Review: The 1975 – A Brief Inquiry into Online Relationships


Two years after the release of I Like It When You Sleep, for You Are So Beautiful Yet So Unaware of It, The 1975 are back. A Brief Inquiry into Online Relationships might have a shorter title but fear not, this album is still as pretentious as the last (and we absolutely love it).

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The third album is a defining moment for any artist. Far enough into their career that they should know who they are and possess the freedom to control how they express themselves to a built-up fanbase, their place in the music industry remains nonetheless, as it always will, insecure. Artists need to prove that they still have something interesting to say and something new to offer. For many artists the third album has the potential to become their most iconic. Just think of The Queen Is Dead by The Smiths. Whilst A Brief Inquiry certainly proves that The 1975 know who they are and that they have plenty to say, it is not their best (we’ll reserve that title for I Like It When You Sleep at the moment) and there is the feeling, due to the band’s experimentalist status, that something even more iconic is to come.

Yet A Brief Inquiry still evidences drastic strides forward taken by the band. The highly synthesised sound of this album can only have been inspired by Bon Iver’s 22, A Million, which made use of a prismizer effect in order to both multiply vocals by splitting the voice into harmonies and obscure emotion by hiding vocals behind autotune. Use of a messina, a synthesiser that produces prismizer in real time, produces a choral effect so that it sounds as if there is more than one Healy. This mirrors one of the major themes of the album: that we can create multiple identities for ourselves online and (perhaps) obscure the original. Or, more positively, perhaps the choral effect is supposed to make it seem as if the singer is not alone. Again, this could be a comment on social networking: apps such as Facebook connect us to the world and others even when we are sitting alone in our rooms.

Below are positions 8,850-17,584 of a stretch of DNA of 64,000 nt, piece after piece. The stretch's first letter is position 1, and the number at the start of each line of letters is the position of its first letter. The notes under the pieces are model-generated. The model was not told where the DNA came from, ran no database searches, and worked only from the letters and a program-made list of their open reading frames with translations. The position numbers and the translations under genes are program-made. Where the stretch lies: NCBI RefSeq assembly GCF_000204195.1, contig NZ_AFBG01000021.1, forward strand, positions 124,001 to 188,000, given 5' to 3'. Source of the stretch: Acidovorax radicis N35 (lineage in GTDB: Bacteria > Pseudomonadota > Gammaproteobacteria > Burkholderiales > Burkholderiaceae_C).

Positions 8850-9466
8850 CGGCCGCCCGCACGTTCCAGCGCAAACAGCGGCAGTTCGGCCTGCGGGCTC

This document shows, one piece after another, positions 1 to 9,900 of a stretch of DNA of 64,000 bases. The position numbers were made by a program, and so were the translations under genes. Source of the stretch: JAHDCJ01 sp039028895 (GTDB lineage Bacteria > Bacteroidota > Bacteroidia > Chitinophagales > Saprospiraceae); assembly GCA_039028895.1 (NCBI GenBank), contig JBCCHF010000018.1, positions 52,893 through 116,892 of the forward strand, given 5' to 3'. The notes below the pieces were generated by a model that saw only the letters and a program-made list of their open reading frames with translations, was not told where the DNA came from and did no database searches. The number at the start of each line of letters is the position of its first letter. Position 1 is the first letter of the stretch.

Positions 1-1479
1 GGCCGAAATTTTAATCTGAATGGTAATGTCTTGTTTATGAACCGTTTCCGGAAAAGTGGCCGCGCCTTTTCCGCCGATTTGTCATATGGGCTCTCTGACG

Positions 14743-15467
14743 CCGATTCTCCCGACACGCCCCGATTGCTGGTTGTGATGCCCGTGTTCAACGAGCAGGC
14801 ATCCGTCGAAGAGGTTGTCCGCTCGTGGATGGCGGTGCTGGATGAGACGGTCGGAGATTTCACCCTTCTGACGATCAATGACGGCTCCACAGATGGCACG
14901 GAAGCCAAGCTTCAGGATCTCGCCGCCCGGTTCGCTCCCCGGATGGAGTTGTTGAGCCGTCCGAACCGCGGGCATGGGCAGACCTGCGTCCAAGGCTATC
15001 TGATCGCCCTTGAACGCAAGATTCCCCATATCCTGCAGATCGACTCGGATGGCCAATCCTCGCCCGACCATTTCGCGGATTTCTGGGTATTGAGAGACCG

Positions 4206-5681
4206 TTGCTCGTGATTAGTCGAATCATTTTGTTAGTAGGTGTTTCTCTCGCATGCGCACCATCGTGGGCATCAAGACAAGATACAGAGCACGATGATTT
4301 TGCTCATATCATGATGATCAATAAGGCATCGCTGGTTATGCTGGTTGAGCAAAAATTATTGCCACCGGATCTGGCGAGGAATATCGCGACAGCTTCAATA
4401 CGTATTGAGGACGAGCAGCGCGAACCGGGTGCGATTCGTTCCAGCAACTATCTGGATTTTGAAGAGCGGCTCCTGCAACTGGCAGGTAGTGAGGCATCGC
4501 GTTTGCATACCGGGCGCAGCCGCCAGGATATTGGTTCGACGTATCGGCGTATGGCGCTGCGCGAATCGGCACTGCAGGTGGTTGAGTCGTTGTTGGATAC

These differing ideas about online relationships are at the heart of the album, which makes no attempt at a conclusion. This is an inquiry, not a judgement. It is a celebration of humanity, as we can see from the band’s experimentation with the human voice in editing. In some ways heavily synthesised sound makes the voice sound less human and more machine. In fact, nowhere is this more obvious than in the most experimental track, ‘The Man Who Married A Robot/Love Theme’, in which the SIRI voice is used to narrate the story of a man who falls in love with the internet. This might not exactly be a track you can bop to but it sure is clever; it explores the loss of individuality that one can experience when projecting themselves through a machine. However, the story narrated is not necessarily one that damns the internet. Additionally, synthesisers used throughout the album are not just used to remove individuality. In fact, they allow the band to revel in the possibilities of the human voice as it becomes an instrument with new modes of expression. Once again, The 1975 dabble in ambiguity.

Whilst most of the best songs (‘Give Yourself a Try’, ‘It’s Not Living (If It’s Not With You)’) were released in advance as singles, the release of the album saw the introduction of some more gently beautiful tunes. ‘Inside Your Mind’, for example, is a tender exposition of the band’s lyrical experimentalism; a longing to ‘crack’ open and conquer the one thing that cannot be exposed on social media. We then see the highs and lows of relationships in ‘Mine’ and ‘I Couldn’t Be More in Love’ before returning to an introspective point of view in ‘I Always Wanna Die (Sometimes)’. This last song on the album brings us back to an inquisitive look at identity. What we end up with is ‘a face collapsed through entropy’: an image that is unable to become mechanical due to its disorder and lack of predictability. This is perhaps the way to maintain individualism, then, and The 1975 have proved with this album that they remain unpredictable.

A Brief Inquiry into Online Relationships is available now via Dirty Hit and Polydor Records.




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